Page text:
b.O.s. 5.2 / Obodo (Country/City/Town/Ancestral Village) / Steven Nelson

Details, left to right: Olalekan Jeyifous’s Improvised Shanty-Megastructures, 2015; Njideka Akunyili Crosby’s Obodo (Country/City/Town/Ancestral Village), 2018; summer fucking mason’s Copper, 2017; Okwui Okpokwasili and Peter Born’s Sitting on a Man’s Head, 2018. 

Black One Shot is a series that stages brevity and precision in response to a single work of black art, contemporary and/or prescient. Using a 1000-word conceit, it references the pressures on scholars and curators to present complex discussions and formulations of blackness for public consumption, political action, and academic relevance. It disputes staid frameworks of interpretation that cannot or will not account for the speculative, ambivalent, and irreconcilable ways of black forms. It speaks to the ongoing case for black lives and art mattering. And it conjures up the necessary intimacy generated between a critic and their object.

As an assembly of strategies, impulses, and circuits, these pieces conduct an historiographic and aesthetic review of how blackness and the arts demand and distend. We circulate them as a new measure of art criticism, one keyed to the channels and frequencies of blackness, pleasure, and critical contemplation. Black visual and expressive culture and all to which it is connected is better for these queries.

With 30+ contributors, b.O.s. will run the course of summertime, when the living is (un)easy. We invite you to follow and share as new work is issued every two weeks. Thanks to all the contributors and special thanks to Abram Foley, editor of ASAP/J.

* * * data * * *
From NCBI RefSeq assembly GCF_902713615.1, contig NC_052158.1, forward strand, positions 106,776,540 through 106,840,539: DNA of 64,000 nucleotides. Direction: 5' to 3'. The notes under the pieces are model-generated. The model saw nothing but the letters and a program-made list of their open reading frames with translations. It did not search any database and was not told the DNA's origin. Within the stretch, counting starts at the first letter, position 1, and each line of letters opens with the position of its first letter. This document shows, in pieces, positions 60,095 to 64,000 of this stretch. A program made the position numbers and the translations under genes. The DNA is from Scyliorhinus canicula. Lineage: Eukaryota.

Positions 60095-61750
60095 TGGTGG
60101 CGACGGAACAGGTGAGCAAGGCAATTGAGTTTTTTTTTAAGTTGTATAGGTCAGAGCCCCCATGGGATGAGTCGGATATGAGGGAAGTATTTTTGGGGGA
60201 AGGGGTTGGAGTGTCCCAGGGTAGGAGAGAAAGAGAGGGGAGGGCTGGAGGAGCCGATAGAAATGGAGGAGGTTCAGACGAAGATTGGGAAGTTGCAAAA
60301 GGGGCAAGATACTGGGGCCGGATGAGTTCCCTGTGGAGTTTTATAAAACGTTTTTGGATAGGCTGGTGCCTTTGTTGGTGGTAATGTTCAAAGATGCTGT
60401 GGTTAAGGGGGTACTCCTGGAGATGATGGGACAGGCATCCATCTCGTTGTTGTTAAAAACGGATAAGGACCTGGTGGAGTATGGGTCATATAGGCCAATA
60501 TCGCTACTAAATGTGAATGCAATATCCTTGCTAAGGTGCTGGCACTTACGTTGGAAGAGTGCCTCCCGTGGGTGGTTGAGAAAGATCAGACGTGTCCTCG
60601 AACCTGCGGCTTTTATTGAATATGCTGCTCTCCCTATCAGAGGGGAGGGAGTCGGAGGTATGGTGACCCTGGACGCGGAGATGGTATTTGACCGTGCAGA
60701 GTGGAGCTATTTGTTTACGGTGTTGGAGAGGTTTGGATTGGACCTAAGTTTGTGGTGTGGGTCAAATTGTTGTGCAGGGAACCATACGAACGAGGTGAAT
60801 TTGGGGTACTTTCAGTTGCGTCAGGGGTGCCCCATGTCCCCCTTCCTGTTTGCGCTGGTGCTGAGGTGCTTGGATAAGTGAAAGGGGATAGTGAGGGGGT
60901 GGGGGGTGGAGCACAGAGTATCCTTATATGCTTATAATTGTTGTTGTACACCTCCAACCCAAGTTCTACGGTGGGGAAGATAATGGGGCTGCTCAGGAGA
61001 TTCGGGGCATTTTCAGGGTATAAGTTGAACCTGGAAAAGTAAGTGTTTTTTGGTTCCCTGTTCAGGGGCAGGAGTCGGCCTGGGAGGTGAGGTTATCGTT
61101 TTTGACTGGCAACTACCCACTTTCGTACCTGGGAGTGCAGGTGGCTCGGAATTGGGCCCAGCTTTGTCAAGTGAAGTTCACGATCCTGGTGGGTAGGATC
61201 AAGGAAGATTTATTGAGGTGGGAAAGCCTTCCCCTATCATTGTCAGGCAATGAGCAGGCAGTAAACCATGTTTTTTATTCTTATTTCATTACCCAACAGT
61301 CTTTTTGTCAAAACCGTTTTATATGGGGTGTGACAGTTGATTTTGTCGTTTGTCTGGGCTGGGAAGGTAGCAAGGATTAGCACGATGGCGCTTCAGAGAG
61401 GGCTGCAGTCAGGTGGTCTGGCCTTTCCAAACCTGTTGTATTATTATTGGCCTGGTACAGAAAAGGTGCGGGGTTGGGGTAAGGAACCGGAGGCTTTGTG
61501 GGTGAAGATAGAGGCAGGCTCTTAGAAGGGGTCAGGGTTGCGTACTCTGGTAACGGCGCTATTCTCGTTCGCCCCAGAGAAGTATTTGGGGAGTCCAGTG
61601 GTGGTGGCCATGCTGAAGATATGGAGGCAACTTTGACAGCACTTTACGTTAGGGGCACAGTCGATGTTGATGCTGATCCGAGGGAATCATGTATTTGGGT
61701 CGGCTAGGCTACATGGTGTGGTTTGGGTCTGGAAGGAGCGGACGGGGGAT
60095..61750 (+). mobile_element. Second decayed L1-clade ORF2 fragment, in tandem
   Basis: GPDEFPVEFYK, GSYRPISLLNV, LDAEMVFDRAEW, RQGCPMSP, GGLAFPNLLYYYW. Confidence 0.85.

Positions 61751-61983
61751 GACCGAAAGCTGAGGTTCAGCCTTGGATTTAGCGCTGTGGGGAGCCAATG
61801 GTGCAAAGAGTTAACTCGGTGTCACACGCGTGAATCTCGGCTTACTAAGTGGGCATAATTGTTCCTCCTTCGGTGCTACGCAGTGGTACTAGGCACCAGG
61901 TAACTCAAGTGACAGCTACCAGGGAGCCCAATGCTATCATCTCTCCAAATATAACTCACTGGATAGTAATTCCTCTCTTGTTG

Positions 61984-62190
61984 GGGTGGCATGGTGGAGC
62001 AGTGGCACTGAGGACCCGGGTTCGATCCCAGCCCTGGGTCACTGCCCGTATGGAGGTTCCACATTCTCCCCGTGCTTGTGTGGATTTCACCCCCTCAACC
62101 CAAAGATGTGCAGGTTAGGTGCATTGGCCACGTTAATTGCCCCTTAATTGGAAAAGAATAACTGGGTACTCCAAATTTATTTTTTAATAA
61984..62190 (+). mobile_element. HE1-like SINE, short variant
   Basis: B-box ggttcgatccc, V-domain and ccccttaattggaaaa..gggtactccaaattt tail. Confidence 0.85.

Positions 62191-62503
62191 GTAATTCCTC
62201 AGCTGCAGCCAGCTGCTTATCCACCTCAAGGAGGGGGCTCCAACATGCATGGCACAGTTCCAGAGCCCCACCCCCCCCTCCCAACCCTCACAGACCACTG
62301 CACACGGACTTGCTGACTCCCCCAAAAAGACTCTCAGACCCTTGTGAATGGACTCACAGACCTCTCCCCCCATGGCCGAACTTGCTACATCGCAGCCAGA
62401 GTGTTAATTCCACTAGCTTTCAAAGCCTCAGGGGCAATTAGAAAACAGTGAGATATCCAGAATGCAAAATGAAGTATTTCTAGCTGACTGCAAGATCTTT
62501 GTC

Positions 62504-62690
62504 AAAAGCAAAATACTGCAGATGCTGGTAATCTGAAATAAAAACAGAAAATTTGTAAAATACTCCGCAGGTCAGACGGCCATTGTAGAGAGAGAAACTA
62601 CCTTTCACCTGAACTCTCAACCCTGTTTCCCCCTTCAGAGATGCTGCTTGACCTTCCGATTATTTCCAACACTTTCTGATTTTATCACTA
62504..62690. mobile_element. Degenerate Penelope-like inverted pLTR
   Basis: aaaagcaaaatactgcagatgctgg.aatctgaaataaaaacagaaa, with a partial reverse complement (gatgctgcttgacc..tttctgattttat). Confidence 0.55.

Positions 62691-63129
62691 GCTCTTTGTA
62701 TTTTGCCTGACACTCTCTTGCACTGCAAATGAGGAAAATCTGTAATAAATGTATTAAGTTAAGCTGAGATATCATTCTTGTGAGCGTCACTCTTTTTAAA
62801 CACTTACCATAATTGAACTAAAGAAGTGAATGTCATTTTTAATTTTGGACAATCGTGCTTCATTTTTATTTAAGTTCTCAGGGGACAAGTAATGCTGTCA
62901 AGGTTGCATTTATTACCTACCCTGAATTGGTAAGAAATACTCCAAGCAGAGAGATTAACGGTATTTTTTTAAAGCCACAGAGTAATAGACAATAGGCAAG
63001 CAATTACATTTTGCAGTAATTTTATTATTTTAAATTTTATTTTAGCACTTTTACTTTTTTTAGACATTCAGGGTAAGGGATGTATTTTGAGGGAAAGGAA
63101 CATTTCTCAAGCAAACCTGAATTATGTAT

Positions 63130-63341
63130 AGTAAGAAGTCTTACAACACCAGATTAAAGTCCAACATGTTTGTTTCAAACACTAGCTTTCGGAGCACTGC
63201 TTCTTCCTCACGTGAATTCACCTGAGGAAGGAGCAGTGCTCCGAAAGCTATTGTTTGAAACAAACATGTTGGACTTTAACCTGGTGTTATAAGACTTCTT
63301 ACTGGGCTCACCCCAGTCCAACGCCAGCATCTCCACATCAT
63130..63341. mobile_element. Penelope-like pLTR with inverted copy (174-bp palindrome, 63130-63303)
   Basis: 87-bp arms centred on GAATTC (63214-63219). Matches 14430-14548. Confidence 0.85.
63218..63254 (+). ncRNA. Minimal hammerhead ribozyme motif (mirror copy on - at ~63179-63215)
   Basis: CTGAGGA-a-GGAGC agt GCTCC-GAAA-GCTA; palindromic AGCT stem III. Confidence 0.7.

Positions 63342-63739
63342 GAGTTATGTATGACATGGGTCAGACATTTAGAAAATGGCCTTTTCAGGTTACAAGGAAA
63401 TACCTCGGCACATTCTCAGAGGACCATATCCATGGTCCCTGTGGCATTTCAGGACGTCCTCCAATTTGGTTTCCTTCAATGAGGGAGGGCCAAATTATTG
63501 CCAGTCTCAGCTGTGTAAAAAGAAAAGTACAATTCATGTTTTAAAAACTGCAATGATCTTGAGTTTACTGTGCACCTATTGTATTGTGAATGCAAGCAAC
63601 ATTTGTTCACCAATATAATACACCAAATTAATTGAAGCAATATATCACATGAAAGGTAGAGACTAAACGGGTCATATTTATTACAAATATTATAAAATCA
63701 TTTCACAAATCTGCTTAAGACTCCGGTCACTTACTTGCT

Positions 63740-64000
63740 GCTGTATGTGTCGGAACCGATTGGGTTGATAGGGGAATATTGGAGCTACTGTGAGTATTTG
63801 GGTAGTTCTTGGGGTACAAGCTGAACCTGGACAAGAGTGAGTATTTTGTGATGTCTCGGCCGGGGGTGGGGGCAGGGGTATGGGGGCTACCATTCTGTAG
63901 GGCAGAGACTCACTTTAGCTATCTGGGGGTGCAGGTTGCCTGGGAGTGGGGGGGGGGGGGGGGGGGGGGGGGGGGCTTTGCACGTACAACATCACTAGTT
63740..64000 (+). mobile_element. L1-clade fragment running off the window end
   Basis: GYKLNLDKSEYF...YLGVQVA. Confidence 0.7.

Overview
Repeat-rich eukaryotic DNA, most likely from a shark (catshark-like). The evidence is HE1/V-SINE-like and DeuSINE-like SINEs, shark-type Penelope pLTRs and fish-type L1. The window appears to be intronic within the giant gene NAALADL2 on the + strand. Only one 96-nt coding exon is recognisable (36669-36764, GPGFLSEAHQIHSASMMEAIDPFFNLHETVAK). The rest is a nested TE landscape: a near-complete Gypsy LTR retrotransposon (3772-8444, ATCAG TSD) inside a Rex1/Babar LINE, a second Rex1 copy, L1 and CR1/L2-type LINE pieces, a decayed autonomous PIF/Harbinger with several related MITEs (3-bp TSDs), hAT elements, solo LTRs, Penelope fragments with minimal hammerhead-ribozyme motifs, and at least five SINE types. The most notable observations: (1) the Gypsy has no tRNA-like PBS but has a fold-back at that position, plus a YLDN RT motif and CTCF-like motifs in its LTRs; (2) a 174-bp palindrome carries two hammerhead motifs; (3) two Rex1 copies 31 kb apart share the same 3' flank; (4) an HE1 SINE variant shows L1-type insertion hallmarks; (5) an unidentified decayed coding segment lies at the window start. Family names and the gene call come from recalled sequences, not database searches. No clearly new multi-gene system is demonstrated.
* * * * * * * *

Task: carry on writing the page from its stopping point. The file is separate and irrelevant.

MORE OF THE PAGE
This fifth transmission (7.30.18) features Charles Davis on Olalekan Jeyifous’s Improvised Shanty-Megastructures, Steven Nelson on Njideka Akunyili Crosby’s Obodo (Country/City/Town/Ancestral Village), The Black Aesthetic on summer fucking mason’s Copper, and Tina Campt on Okwui Okpokwasili and Peter Born’s Sitting on a Man’s Head.

– Michael Boyce Gillespie and Lisa Uddin (Editors)

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Njideka Akunyili Crosby (b. 1983 in Enugu, Nigeria; lives in Los Angeles), Obodo (Country/City/Town/Ancestral Village), 2018, Adhesive vinyl, Courtesy the artist and Victoria Miro, London/Venice. This project by Njideka Akunyili Crosby is generously supported by MOCA’s Board of Trustees. Photography by Elon Schoenholz.
Njideka Akunyili Crosby (b. 1983 in Enugu, Nigeria; lives in Los Angeles), Obodo (Country/City/Town/Ancestral Village), 2018, Adhesive vinyl, Courtesy the artist and Victoria Miro, London/Venice. This project by Njideka Akunyili Crosby is generously supported by MOCA’s Board of Trustees. Photography by Elon Schoenholz.